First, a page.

Inflation, we all know, is a hidden tax, a way the government can spend more than it takes in and let the citizenry pay indirectly. But the government right now is spending far more than it is taking in and yet inflation remains a real, but modest, two percent. Our friend, Richard Rahn, economist, explains it well in a new column.
In addition to the inflation tax (the aforementioned two percent),
"What is new is the big tax on savings, again imposed by the Fed. By artificially holding down interest rates to lower-than-expected real market rates, the Fed is, in effect, expropriating interest income (an implicit tax) that savers normally would be expected to enjoy. This interest manipulation enables the government to fund its debt at less than what would be real market rates at the expense of savers, making the deficit appear much smaller than it really is."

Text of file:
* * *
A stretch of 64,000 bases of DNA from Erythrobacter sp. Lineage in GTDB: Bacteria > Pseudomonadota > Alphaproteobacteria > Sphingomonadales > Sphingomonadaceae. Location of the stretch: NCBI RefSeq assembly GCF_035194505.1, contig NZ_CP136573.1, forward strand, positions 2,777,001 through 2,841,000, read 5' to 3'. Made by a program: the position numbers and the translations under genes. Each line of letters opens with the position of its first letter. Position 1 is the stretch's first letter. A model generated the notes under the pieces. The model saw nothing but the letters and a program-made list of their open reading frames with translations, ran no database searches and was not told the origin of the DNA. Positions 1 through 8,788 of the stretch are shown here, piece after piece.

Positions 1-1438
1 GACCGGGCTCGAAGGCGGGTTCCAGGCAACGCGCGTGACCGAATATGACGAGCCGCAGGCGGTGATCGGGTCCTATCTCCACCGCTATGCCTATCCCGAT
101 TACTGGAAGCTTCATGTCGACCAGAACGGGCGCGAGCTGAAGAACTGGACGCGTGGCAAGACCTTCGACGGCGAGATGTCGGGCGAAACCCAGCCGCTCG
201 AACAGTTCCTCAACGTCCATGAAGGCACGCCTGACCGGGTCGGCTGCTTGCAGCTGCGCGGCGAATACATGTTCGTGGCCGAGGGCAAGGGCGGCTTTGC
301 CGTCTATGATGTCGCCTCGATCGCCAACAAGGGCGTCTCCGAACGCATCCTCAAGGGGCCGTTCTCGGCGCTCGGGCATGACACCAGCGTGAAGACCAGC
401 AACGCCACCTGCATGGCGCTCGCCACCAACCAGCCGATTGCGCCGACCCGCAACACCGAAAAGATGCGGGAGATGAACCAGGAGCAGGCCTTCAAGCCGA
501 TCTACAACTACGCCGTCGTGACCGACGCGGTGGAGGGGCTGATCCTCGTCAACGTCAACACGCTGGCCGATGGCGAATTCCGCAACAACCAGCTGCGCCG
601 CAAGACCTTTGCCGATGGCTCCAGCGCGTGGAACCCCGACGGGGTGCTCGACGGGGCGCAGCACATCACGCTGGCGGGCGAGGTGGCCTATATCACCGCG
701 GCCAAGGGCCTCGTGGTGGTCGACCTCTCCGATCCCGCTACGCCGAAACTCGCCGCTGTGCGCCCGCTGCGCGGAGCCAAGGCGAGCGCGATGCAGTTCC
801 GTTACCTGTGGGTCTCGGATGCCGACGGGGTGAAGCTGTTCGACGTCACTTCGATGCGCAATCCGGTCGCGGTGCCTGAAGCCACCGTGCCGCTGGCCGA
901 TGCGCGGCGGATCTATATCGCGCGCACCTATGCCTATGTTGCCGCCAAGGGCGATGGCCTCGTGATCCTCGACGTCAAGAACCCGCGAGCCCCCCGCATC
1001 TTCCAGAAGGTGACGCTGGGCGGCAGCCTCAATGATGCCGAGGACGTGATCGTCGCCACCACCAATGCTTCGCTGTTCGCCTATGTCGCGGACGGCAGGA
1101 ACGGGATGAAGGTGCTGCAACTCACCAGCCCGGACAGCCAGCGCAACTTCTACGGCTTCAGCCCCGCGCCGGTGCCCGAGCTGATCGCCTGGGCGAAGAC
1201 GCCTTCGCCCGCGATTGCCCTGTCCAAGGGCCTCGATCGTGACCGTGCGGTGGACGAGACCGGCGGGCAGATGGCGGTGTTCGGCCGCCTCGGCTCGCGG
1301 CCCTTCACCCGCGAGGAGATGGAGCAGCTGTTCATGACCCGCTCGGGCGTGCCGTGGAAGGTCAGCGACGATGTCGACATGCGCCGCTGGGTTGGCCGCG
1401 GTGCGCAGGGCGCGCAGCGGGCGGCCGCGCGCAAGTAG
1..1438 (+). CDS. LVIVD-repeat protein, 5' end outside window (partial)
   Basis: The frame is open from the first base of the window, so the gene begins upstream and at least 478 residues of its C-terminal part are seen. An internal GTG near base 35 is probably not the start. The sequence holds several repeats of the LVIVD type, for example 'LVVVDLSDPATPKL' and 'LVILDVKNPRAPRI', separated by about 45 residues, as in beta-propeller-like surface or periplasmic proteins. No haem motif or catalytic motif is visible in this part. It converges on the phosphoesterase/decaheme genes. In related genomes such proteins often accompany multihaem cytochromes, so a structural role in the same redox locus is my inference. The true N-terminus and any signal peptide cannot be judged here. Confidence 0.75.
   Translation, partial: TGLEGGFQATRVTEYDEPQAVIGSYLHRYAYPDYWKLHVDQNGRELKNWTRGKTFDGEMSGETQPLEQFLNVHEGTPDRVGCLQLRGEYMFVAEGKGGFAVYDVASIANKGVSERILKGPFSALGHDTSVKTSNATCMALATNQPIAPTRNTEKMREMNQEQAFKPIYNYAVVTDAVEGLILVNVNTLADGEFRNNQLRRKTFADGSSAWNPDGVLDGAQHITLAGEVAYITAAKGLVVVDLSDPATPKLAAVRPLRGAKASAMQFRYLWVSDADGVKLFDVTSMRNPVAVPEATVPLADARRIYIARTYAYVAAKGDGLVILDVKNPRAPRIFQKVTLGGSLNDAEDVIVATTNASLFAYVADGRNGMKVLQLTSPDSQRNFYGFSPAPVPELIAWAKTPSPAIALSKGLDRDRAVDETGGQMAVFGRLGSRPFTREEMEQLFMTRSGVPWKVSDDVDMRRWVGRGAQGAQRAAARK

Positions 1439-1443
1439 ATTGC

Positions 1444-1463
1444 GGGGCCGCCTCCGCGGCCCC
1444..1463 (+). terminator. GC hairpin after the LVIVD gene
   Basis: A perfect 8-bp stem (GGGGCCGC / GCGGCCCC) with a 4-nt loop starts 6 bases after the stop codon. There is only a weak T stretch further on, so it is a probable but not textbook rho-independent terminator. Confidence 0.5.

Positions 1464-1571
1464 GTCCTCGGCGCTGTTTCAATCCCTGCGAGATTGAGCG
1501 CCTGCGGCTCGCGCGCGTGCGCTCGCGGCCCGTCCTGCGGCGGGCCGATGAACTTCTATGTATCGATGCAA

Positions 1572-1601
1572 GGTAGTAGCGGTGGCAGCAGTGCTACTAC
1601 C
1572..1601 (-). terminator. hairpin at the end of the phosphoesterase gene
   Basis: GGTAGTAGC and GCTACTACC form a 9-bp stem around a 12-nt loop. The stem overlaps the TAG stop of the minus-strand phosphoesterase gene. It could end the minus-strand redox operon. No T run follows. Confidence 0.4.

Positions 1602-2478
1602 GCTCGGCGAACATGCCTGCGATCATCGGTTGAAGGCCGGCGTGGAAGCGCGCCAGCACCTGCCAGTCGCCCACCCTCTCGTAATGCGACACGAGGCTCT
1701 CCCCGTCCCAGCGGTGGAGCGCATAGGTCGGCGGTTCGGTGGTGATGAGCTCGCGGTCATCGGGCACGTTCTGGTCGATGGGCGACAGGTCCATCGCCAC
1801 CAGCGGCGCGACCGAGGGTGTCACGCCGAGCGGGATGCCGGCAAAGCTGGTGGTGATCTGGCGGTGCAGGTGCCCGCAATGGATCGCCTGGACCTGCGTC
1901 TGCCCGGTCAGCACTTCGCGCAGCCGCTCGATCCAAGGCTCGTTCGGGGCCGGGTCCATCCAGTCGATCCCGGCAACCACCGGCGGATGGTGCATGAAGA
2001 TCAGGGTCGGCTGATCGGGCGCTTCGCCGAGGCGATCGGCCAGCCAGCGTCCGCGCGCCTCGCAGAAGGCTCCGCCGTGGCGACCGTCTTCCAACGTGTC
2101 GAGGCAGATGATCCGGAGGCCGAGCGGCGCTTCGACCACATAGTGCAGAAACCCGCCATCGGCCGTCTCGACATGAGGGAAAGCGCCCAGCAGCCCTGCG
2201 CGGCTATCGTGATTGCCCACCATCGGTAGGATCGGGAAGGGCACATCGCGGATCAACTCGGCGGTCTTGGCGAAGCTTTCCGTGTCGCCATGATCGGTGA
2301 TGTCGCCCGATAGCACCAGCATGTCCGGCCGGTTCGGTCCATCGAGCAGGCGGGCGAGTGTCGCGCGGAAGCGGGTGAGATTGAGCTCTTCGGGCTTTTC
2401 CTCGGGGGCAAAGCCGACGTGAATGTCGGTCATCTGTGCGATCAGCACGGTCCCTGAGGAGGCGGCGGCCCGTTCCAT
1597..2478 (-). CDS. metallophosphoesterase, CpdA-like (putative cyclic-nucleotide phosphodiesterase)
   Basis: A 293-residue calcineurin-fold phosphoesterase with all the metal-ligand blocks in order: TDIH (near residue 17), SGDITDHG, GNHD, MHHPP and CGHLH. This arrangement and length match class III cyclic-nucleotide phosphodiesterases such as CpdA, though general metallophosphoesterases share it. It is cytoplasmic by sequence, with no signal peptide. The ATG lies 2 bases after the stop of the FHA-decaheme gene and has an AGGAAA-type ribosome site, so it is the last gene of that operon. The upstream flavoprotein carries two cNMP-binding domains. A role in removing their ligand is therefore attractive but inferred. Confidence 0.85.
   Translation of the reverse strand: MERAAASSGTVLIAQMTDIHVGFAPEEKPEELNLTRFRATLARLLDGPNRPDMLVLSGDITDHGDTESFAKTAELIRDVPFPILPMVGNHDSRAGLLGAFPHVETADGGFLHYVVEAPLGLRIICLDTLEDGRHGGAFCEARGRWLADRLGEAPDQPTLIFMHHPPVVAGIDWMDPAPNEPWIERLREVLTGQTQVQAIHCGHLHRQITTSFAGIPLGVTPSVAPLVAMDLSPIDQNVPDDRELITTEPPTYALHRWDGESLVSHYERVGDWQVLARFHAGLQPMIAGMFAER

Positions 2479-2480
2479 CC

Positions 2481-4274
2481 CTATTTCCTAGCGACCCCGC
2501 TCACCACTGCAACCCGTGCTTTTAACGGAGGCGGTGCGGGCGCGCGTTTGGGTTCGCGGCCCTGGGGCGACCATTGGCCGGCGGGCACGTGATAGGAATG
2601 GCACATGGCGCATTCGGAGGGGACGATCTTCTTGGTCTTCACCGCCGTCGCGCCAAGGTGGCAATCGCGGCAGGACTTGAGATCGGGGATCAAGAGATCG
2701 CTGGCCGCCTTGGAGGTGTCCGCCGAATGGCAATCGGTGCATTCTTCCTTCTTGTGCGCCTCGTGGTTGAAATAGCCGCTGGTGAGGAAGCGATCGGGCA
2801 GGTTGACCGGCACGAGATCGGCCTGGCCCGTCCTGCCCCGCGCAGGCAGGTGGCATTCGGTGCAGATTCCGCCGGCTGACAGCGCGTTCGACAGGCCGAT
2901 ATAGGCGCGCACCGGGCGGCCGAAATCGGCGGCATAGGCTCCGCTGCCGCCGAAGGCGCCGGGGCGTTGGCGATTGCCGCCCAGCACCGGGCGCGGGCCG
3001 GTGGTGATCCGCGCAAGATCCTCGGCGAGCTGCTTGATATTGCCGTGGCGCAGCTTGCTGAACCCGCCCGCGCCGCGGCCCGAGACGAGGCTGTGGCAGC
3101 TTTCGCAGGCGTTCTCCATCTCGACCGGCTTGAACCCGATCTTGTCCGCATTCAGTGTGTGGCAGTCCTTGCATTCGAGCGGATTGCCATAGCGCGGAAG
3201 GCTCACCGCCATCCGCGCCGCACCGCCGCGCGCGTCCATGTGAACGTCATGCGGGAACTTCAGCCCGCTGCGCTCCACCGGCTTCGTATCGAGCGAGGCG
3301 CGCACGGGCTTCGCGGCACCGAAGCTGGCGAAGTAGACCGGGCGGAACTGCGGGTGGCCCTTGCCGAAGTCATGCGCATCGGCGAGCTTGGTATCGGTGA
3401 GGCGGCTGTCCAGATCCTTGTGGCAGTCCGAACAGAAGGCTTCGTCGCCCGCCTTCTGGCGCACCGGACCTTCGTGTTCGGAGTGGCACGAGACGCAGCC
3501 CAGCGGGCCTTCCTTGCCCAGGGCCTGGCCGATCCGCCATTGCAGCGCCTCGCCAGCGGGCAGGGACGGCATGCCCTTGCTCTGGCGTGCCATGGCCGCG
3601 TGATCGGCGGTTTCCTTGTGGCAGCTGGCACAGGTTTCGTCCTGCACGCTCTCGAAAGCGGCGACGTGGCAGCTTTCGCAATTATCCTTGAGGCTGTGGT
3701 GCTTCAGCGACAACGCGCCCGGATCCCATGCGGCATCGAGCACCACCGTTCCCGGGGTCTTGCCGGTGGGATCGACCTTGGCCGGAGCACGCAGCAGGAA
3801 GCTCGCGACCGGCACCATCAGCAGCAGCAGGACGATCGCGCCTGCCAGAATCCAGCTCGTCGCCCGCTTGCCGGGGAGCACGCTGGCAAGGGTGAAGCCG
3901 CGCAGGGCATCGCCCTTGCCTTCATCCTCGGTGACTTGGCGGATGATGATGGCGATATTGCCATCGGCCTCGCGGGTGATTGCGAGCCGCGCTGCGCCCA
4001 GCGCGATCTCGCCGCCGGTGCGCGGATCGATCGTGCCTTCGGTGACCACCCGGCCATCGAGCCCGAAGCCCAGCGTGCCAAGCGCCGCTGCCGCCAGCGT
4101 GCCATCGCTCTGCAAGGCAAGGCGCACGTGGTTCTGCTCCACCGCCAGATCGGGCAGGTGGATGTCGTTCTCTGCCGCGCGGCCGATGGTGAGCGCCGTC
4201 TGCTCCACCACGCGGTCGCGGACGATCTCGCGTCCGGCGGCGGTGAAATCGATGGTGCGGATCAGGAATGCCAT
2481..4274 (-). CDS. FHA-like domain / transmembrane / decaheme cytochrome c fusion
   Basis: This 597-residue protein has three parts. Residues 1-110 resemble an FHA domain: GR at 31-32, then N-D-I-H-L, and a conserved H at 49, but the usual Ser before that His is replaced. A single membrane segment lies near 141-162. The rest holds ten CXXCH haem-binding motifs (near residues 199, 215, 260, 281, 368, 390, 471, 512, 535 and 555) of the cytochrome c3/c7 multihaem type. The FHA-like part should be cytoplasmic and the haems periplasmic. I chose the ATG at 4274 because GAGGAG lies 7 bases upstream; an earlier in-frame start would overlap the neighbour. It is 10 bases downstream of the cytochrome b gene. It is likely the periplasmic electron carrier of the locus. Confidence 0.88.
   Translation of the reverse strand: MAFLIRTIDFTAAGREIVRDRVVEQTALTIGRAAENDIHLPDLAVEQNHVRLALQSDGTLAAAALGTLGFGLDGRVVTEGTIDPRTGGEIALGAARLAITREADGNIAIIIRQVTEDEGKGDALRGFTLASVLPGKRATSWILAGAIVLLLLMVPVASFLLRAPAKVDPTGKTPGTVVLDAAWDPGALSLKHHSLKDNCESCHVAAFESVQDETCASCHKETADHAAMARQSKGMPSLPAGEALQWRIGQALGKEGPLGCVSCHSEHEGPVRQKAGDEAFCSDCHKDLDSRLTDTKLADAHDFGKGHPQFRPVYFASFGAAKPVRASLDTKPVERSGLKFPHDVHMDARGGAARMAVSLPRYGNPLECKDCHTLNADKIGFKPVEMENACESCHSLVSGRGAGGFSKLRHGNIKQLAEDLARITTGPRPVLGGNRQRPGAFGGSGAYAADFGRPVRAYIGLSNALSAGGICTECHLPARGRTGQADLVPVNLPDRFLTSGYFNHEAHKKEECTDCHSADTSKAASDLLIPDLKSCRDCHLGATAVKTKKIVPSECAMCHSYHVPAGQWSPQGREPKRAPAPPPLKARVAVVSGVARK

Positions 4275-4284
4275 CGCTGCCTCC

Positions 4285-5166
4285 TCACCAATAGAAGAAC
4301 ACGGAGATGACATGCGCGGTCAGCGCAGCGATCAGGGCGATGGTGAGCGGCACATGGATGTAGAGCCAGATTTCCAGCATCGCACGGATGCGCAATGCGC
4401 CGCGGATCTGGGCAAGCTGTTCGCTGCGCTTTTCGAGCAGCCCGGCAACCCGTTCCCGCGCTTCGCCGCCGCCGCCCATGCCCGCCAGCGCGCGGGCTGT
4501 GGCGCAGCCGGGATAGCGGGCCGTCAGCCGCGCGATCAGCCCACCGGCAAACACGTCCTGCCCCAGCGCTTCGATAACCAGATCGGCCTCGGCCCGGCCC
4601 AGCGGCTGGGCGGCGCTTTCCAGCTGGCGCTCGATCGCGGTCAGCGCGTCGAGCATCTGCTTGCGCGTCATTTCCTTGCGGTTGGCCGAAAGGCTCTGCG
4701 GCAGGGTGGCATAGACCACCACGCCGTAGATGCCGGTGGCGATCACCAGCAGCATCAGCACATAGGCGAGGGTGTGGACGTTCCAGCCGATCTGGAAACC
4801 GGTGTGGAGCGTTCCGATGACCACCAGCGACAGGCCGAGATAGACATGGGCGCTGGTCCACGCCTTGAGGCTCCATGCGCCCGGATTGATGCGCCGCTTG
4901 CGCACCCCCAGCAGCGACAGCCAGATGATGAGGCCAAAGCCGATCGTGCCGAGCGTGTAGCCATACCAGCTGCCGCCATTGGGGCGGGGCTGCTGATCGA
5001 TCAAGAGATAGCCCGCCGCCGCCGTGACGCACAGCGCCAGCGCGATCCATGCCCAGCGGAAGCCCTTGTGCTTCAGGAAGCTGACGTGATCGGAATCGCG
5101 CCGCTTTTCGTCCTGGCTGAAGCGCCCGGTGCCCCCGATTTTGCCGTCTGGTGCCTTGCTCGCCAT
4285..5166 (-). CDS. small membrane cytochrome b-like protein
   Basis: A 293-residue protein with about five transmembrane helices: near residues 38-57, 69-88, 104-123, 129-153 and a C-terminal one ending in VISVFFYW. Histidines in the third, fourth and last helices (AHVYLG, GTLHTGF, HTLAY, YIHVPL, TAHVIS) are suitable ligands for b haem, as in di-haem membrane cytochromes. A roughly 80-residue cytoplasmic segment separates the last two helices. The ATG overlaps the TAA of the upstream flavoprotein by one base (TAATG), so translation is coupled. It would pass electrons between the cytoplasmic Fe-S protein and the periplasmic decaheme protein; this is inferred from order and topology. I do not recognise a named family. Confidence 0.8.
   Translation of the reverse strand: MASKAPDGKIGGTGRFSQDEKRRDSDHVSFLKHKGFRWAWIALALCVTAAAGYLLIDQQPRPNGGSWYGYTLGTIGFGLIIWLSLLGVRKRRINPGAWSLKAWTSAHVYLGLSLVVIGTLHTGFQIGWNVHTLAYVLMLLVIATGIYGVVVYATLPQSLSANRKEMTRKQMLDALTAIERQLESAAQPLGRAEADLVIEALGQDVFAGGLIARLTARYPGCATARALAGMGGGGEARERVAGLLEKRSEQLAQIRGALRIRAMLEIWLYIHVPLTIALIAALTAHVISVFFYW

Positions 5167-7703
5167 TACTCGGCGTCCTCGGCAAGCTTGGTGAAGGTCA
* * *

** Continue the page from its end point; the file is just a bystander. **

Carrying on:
Then there is the burden on small businesses, especially startups, that cannot keep up with all the new federal regulatory requirements. Big businesses have the staff to handle new regulations and, in fact, that is one of their advantages in fending off pesky smal competitors who don't. So start-ups--and innovation--suffer.
In time, the bill for all of us is coming due. It doesn't mean anything to a young person to be told how much in debt he and everyone elese is. He doesn't see it.
What he does see is a constricting labor market, fewer openings and fewer promotions. A blighted future. But most people, especially young people, don't know who or what to blame. It's a cinch that most of the media, hyping the "cliff", aren't explaining it well.